Michael Chadwick: stabilisation of sales.

Grafton: profit may be down, but optimism is up

Published:  05 March, 2010

DUBLIN: Grafton group today announced full-year pre-tax profits down 79% in 2009 with revenue down by 26%.

The company, which owns the Atlantic Homecare and Woodies DIY chains, recorded pre-tax profits of €13.6m for the 12 months ending 31 December 2009 compared to €64.1m a year earlier.

Grafton Group's finance director Colm O Nuallain said the bottom of the residential construction market has probably been reached and that the projected 10 000 home completions this year represents an "unsustainably low level of activity". He expects annual completions will recover to about 20 000 units within two to three years.

Overall, Grafton's operations in Ireland, which account for 30pc of group turnover, are unprofitable, weighed down by its retail division that comprises Woodies and Atlantic Homecare. Its merchanting business in Ireland remains profitable.

Michael Chadwick, Grafton's executive chairman said the group was "well placed to benefit from its operating leverage as its markets recover".

Group sales in the second half of 2009 were similar to the first half. "This stabilisation of sales, combined with the action taken to substantially reduce the cost base and integration benefits in our merchanting business, resulted in improved profitability during the second half of last year" Mr, Chadwick said.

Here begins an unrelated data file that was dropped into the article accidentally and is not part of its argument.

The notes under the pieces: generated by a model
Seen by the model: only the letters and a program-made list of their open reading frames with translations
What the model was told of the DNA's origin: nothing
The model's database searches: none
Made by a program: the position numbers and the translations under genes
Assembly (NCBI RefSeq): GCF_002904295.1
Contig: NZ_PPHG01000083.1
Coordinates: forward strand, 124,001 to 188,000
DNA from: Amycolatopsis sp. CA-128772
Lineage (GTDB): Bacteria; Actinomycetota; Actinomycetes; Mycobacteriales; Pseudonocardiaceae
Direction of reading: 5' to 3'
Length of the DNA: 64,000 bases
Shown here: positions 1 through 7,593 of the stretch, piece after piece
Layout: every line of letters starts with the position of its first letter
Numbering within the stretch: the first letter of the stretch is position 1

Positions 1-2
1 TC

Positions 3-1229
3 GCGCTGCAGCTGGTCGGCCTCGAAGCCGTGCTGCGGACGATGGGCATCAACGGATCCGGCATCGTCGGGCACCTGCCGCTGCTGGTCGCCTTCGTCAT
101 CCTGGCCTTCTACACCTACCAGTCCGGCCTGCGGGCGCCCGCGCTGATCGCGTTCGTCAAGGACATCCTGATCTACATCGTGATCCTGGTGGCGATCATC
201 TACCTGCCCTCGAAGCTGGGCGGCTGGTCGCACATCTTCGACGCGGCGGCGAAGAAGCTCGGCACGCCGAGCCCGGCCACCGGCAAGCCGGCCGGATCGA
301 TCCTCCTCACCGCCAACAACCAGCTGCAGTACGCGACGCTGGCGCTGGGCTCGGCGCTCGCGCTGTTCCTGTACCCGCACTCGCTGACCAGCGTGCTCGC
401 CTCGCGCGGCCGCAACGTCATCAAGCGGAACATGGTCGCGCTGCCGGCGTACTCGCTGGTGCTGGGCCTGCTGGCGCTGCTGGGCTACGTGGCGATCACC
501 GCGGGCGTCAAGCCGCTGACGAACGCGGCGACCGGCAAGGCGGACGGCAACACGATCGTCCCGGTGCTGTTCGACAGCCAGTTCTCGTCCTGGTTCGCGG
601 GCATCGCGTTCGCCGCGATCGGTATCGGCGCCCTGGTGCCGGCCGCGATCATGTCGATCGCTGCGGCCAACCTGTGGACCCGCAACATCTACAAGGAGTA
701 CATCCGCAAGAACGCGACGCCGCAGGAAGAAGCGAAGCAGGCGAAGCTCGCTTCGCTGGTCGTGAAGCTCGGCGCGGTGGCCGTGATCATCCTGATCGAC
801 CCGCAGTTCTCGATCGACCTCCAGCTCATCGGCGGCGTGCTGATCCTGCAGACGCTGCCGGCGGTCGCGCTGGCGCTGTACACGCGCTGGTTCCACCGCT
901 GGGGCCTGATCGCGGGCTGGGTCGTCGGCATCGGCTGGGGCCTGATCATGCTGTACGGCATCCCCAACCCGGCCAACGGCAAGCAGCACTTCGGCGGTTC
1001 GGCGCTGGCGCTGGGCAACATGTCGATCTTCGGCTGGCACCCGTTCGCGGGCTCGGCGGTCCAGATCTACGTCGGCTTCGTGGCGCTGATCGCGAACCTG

Revenue declined to €1.98bn from €2.67bn over the same period due to a sharp fall in market demand.

Net debt reduced by €227.9m to €322m during 2009 while the group cost base reduced by an annualised €85 million.

In the UK, which contributed 68% of total revenues last year, turnover was down 20% to €1.32bn, while operating profit declined to €41.7m.

The group said turnover stabilised during the second half of 2009 with modest like-for-lie growth returning to a number of divisions. Grafton said it is considering expansion in the UK.

"Sales in the first two weeks of January 2010 were affected by snow. Since then sales have been close to expectations and last year with good increases in sales into the UK new housing sector.

The rate of sales decline in Ireland was moderating but trading conditions are expected to remain muted, the company said in its annual report. Retailing turnover in Ireland was down 18% to €248m last year and the group recorded an operating loss of €0.7m for fiscal 2009.

The company said the sharp fall in DIY volumes in Ireland was mitigated by improved operational efficiencies. Lat year Woodies consolidated its position as the leading DIY retailer. Merchanting turnover declined 42% to €370m with an operating loss of €15.6m.

Robert Eason, an analyst at Goodbody Stockbrokers in Dublin said:"The return to profitability in the second half has been a lot more marked than our expectations." He raised his rating on the stock to 'buy' from 'add'.

Grafton's operating margin during the peak of the boom in Ireland was hovering around 11pc. Last year it tumbled into negative territory, to -0.8%.

The group yesterday described the 2009 trading environment as the "most difficult in decades". Its mortar, plastics and window manufacturing division posted a 47% fall in sales to €45.1m.

The group has cut its workforce from 10 400 at the end of 2008 to 9300 by the end of 2009. Chief operating officer Leo Martin said it was likely that up to 100 more jobs will be cut in coming months at its UK operations.

Grafton spent about €31m on restructuring costs in the two years to the end of last December, while it has achieved annualised savings of €85m.

Following its head count reduction, €76m has been cut from the merchant's wage bill.

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